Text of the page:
Harvest season in Iowa means an increased risk for motor vehicle/farm equipment accidents. Farmers are frequently moving equipment from one field to another during this time of year, and often times, those transitions require maneuvering large machinery down or across public roads. It is completely legal for farm machinery to drive on Iowa roadways, but when these slow-moving farm vehicles enter areas normally traversed by fast-moving cars and trucks, accidents can occur.


In an effort to help drivers avoid accidents with slow-moving farm equipment this fall, LOF-Xpress™ offers the following suggestions for motorists during harvest. While each roadway encounter is unique, a general sense of awareness and caution goes a long way in keeping everyone safe and preventing tragedy.

Slow down and pay attention to the road.

Food, music, cell phones, and passengers can lead to distracted drivers and slower reaction times. Focus on the traffic in front of the vehicle and stay within the posted speed limits, especially when traveling through areas where agriculture is prominent.

Watch for road signs.

Many roads next to farms post the following sign to warn drivers that they are entering an area where slow-moving vehicles are likely to be on the road. This should signal the driver to be on the lookout for farm equipment entering traffic.

Don’t make the assumption that the farmer knows you are there.

While most farmers check frequently for vehicles approaching from behind them, their focus should remain on the road ahead. Drive far enough behind farm equipment to ensure farmers can see the vehicle in their mirrors. Also, it is important to keep in mind that farm machinery is very loud and may prevent the operator from hearing another vehicle’s approach.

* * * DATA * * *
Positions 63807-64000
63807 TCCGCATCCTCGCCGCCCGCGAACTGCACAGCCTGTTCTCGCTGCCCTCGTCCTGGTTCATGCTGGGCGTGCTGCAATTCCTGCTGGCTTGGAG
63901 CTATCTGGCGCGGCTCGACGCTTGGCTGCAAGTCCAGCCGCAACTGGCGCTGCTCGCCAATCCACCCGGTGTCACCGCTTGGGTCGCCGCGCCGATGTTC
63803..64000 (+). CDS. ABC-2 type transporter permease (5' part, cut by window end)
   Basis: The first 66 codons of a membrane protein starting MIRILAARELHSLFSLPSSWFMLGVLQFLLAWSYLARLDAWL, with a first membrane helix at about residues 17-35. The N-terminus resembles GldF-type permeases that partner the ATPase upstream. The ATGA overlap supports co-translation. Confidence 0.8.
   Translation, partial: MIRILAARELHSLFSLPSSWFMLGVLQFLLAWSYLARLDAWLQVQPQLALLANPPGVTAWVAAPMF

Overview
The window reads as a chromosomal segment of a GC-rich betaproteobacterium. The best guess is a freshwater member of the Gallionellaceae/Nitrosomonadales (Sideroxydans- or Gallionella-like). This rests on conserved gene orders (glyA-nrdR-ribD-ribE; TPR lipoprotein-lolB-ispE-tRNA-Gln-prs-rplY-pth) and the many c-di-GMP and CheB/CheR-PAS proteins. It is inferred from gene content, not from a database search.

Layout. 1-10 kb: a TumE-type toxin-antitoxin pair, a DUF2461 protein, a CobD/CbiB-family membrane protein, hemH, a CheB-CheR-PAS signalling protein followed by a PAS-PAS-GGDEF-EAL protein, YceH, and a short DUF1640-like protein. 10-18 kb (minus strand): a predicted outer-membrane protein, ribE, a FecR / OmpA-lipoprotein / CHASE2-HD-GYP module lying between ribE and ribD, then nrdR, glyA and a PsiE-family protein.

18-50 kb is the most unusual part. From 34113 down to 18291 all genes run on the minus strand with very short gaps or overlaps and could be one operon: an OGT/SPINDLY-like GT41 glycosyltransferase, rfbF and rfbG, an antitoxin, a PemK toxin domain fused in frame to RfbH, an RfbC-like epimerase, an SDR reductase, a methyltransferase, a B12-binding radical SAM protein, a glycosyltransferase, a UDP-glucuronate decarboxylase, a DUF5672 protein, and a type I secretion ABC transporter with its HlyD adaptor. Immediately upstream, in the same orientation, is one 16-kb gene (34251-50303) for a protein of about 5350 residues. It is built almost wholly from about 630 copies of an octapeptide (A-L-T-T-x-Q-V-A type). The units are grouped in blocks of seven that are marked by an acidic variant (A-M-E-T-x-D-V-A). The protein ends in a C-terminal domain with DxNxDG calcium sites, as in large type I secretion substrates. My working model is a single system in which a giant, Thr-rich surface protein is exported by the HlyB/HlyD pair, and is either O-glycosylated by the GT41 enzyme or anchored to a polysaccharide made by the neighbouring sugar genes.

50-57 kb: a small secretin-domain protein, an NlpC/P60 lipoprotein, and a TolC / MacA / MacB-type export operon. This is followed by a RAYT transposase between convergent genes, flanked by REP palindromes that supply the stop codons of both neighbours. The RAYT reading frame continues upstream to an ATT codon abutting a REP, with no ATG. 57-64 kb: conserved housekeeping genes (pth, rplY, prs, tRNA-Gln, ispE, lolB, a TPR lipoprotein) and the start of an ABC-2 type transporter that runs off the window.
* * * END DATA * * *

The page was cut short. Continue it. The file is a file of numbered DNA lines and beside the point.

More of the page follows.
Follow from a distance.

The triangular slow-moving vehicle sign displayed on the back of farm equipment signifies that the machinery will not be traveling at high speeds and maneuverability is limited.

For motorists, this means: stay back and don’t tailgate. Do not assume that a farm vehicle that pulls to the right side of the road is going to turn right or is letting you pass. Due to the size of some farm implements, the farmer must execute wide left-hand turns. If you are unsure, check the operator’s hand signals and check the left side of the road for gates, driveways or any place a farm vehicle may turn.

Use extreme caution when passing.

If you cannot clearly see what lies ahead of both your vehicle and the equipment you want to pass, we recommend refraining from doing so. Never pass farm equipment when approaching a hill or curve, and do not attempt to pass when within 100 yards of an intersection, bridge, railroad crossing or tunnel.

Be patient with the farmer.

You are not the only one eager to get the farm equipment off the road and out of the way. Farmers must move their machinery carefully along roadways and have lower maximum speeds by which they can travel. When driving behind these slow-moving vehicles, patiently wait for the operator to find an appropriate time to let you pass. Don’t assume this can be done at any time. The farmer must survey the shoulder of the road for an area that is not soft, wet or steep and can support the weight of the equipment without causing it to tip.

During this year’s harvest season, farmers will be working hard to provide Iowa with food and fuel.  Being vigilant when driving on rural roads will help protect everyone. So, here’s to a safe and successful harvest.